The research area covered by the Centre is wide-ranging and embraces the histories, contexts, practices, methodologies, aesthetics and politics of British theatre and performance in all its forms: we are particularly interested in exploring the latest developments in theatre and shaping the debate about how new work and new writing is understood.
Areas of enquiry include playwriting, directing, dramaturgy, acting and scenography; casting, repertoire, inclusivity and diversity; play and performance analysis; production histories and revisionist theatre historiography; performance ethnography and documentation of rehearsal and other creative practices; the work of specific theatre practitioners, groups and companies; amateur theatre; practice-based research; theatre criticism; spectatorship and reception studies; local, regional and national theatre policy and administration; theatre touring, subsidy and funding; English, Northern Irish, Scottish and Welsh theatre; the national, European, international and global contexts of the production and reception of British theatre wherever it is performed; British theatre and Brexit; and the aesthetic, historical, philosophical and political dimensions of contemporary British theatre and performance.
The Department of Drama, Theatre and Dance at Royal Holloway has a long-standing, outward-looking and internationalist reputation for research excellence in this field. The study of contemporary British theatre is a cornerstone of our undergraduate curriculum in Drama and Theatre. Our postgraduate taught provision includes an MA in Contemporary Performance Practices, an MA in Playwriting, and an MA in Directing (the latter taught in part by the world-renowned director, Katie Mitchell).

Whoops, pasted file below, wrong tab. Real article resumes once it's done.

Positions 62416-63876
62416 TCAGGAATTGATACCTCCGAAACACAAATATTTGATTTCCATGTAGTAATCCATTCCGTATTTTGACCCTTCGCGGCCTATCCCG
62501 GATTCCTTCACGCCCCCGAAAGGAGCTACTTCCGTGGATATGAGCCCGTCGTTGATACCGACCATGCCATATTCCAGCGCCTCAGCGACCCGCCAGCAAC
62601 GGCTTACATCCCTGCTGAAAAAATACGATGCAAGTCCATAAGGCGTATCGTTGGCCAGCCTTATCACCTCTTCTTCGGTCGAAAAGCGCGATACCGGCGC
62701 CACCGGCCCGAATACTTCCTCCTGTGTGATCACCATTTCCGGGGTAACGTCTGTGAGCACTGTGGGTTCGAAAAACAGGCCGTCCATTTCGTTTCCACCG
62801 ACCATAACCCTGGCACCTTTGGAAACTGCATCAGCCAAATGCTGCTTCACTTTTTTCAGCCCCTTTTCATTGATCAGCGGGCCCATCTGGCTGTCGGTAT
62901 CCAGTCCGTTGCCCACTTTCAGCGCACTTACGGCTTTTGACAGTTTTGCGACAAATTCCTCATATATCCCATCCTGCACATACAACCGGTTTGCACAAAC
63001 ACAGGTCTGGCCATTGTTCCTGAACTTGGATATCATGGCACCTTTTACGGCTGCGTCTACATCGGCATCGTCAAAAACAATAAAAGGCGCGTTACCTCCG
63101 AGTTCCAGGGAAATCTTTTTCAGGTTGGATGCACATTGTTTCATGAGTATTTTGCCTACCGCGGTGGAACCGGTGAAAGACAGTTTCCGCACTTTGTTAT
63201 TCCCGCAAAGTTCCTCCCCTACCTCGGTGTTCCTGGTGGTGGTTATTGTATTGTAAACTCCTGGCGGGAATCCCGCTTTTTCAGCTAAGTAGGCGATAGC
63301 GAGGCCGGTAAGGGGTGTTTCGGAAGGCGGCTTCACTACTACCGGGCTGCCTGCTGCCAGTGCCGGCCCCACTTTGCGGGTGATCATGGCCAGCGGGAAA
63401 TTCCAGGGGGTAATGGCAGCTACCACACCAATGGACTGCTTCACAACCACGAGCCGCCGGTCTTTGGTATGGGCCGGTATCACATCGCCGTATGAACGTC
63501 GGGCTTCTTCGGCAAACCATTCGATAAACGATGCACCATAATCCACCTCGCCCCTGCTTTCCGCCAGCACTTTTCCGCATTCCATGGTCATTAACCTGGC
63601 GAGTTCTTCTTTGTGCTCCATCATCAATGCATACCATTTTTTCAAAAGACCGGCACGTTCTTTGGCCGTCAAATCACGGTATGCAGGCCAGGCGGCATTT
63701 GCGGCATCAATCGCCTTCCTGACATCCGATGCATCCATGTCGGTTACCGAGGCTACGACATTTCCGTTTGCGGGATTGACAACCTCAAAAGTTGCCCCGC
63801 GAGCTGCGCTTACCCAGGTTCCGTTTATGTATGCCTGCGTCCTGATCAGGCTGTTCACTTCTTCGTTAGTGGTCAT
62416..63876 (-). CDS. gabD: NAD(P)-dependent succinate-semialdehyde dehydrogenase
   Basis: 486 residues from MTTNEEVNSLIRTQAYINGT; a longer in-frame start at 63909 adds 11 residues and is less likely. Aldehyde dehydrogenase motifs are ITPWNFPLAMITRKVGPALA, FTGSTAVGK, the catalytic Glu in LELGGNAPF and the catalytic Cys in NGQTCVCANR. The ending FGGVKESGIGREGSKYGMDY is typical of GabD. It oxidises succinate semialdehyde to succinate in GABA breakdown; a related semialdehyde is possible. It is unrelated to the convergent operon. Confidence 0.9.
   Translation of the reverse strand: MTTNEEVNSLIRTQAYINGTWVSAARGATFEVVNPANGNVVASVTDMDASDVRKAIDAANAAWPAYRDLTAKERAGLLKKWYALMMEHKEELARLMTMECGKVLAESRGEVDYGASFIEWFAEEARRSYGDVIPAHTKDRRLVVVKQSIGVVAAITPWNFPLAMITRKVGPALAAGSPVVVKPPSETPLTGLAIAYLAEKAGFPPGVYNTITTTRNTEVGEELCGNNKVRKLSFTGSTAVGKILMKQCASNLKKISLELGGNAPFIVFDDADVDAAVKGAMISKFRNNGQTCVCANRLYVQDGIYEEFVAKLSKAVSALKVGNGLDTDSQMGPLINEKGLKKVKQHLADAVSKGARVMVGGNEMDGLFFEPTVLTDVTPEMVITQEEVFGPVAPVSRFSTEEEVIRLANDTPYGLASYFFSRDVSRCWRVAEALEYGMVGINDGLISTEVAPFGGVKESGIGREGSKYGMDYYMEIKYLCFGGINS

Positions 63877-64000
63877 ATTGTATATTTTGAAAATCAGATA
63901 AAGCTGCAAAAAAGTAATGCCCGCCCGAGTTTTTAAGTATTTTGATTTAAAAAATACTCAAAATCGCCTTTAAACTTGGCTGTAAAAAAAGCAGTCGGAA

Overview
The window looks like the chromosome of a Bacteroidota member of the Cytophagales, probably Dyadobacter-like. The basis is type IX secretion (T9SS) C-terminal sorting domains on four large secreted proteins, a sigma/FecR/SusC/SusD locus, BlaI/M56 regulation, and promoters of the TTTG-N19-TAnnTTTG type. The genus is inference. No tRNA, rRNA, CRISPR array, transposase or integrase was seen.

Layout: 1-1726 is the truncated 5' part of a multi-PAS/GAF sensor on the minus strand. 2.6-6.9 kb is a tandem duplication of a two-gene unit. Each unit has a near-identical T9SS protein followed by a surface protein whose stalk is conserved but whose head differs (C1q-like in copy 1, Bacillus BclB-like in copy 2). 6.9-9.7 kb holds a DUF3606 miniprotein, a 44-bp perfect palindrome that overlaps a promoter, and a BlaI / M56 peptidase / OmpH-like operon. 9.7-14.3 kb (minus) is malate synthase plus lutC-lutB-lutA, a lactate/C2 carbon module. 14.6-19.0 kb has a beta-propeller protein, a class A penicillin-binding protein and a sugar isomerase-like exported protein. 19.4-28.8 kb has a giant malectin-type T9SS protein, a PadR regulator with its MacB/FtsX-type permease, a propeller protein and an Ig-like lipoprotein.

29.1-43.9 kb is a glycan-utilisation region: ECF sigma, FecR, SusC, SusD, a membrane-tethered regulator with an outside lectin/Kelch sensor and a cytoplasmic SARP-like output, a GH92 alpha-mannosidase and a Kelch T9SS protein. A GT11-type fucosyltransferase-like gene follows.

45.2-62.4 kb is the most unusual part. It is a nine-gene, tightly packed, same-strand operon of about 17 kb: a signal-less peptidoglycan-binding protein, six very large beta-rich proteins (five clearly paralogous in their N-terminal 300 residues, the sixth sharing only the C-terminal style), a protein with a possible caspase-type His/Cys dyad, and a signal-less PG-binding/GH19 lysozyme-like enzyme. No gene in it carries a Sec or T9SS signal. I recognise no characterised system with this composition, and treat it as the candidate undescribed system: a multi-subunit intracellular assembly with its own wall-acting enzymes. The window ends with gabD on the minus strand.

The department hosts what is probably the world’s largest community of PhD students engaged in the study of contemporary British theatre: we currently have active clusters of research in theatre criticism (the theatre critic, Lyn Gardner, received an Honorary Doctorate from Royal Holloway in 2015), documentary and verbatim theatre, and playwriting studies (indicatively, on the work of Howard Barker, Alecky Blythe, Edward Bond, Caryl Churchill, Tim Crouch, Sarah Kane, and David Rudkin).
We have an impressive track record of working in partnership with major UK theatres and organisations, including the National Theatre, the RSC, the Barbican, the Plymouth Theatre Royal, the Young Vic, and the Theatre Royal Haymarket. The Centre also opens an opportunity to develop stronger links with our alumni, many of whom work in professional theatre, and also with College Archives (which curates important collections on post-war British theatre companies, such as Gay Sweatshop and the Half Moon).